The Jazzmania Big Band: New Impressions (2003)
The Jazzmania Big Band, writes leader Peter Guidi, “represents the highest level of the Muziekschool Amsterdam’s Jazz department and contains some of the best young Jazz talents in The Netherlands.” No doubt about that. The players are indeed young (as the group photo in the album’s booklet attests) and remarkably talented the ensemble is taut and agile, the soloists bright and enterprising, and the youthful energy fairly leaps from the speakers.
Best of all, Jazzmania chooses wonderful music, combining popular standards by Gershwin, Rodgers, Ray Noble and Bronislau Kaper and Jazz sketches by Quincy Jones, Horace Silver, John Coltrane, Dizzy Gillespie and Rob van Bavel with Guidi’s spellbinding originals, “Princess of Flutopia” and the two-part “Up at Seven,” and infallibly nailing superb big-band charts by van Bavel, Sammy Nestico, Les Hooper, Mark Taylor, Jerry van Rooyen, Mike Tomaro, Jan Wessels, Michael Philip Mossman and others.
Any album as good as this one makes choosing highlights exceedingly difficult, as almost everything transcends one’s personal yardstick: from Nestico’s dynamic arrangement of Gershwin’s “Strike Up the Band,” which kicks the album into high gear, through the spirited finale, Dizzy’s bop classic “Groovin’ High,” smartly arranged by Taylor. Guidi’s Caribbean-flavored “Princess of Flutopia,” arranged by Henri Gerrits, is simply enchanting, while his tour de force for solo flute, “Low-Down Morning Blues” (part 1 of “Up at Seven”) suggests the second coming of Rahsaan Roland Kirk, an impression that is further enhanced by Guidi and clarinetist Joris Roelofs as they swing impetuously through part 2.
Roelofs, this time on alto, is featured on Nestico’s arrangement of Jones’s “Quintessence,” trombonist Erik Blok on Rodgers and Hart’s wistful ballad “Where or When,” handsomely scored by Patrick Schenkius. Alto Carlo Banning has his say on “Green Dolphin Street,” “Nica’s Dream,” “The Touch of Your Lips” and “Groovin’ High,” trombonist Michael Rorby on “Green Dolphin Street,” “Impressions” and “Groovin’ High.” Other laudable improvisers include drummer Balijon, tenors Thomas Bruijn and Christiano Giardini, trumpeters Herwin Lokken and Robbert Scherpenisse, guitarist Joeri de Graaf and especially pianist Jasper Lekkerkerk who’s a standout on “My Favorite Things,” “The Touch of Your Lips” and van Bavel’s feverish flag-waver, “Please Take Notice.”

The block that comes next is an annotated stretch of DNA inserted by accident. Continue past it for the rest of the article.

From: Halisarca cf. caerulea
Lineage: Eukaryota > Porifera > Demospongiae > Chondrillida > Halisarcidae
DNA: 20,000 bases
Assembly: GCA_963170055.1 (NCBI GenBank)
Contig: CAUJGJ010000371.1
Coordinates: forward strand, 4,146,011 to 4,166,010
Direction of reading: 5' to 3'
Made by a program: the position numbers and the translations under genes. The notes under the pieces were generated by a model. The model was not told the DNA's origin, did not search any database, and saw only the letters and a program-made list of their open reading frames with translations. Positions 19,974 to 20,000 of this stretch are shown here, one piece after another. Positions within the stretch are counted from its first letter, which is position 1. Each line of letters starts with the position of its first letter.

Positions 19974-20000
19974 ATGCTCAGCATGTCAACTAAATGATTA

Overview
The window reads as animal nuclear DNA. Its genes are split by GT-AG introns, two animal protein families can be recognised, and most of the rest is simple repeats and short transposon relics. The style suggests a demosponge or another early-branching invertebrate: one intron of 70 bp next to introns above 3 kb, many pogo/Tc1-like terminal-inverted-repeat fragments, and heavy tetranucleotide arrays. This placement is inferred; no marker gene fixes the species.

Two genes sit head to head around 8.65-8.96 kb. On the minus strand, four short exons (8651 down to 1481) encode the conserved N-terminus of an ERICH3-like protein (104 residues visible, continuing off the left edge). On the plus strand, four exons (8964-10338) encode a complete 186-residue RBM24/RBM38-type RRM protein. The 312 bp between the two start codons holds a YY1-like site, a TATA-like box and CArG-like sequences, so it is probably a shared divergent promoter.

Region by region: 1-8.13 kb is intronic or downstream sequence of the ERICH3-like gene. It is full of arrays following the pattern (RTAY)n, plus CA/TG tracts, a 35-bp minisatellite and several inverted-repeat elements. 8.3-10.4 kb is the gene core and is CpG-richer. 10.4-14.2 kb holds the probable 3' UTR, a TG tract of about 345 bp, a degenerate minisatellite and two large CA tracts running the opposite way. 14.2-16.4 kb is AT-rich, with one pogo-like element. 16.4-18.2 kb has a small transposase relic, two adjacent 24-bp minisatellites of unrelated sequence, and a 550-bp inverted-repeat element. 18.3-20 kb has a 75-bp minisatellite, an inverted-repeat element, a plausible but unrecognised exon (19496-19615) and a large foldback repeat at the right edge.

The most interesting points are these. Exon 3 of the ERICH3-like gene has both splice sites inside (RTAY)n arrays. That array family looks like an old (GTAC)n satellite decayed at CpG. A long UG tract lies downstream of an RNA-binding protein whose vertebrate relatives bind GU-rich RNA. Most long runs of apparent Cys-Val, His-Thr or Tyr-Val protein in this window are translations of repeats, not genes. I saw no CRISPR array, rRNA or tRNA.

A further word about the charts, as they contribute so much to the album’s over-all excellence and charm. Mossman arranged Silver’s “Nica’s Dream,” Taylor, Coltrane’s “Impressions,” Tomaro “Woody ‘n You,” van Rooyen “My Favorite Things,” Wessels “The Touch of Your Lips,” and each one is a concise model of how to do it right.
The Jazzmania Big Band, now ten years old, has won a total of sixteen prizes (including fourteen firsts) in national or international competitions, and it won’t take the informed listener long to understand why. This is a remarkably impressive ensemble that serves, in Guidi’s words, as “a stepping stone for many talented young players.” Jazzmania has them in abundance, and the future of big-band Jazz, at least in The Netherlands, seems as luminous and breathtaking as the aurora borealis.
Track Listing: Strike Up the Band; On Green Dolphin Street; Quintessence; Princess of Flutopia; Where or When; Low-Down Morning Blues; Up at Seven; Please Take Notice; Nica
Personnel: Peter Guidi, leader, flute; Carlo Banning, alto, soprano sax; Joris Roelofs, alto sax, clarinet; Thomas Bruijn, Christiano Giardini, tenor sax; Mechteld Bannier, baritone sax; Herwin Lokken, Ywo Lamonaca, Wim Bouman, Robbert Scherpenisse, trumpet; Erik Blok, Michael Rorby, Anton Kuut, trombone; Santi Matsumoto, bass trombone; Jasper Lekkerkerk, piano; Joeri de Graaf, guitar; Eric Hartgers, bass; Klaas Balijon, drums.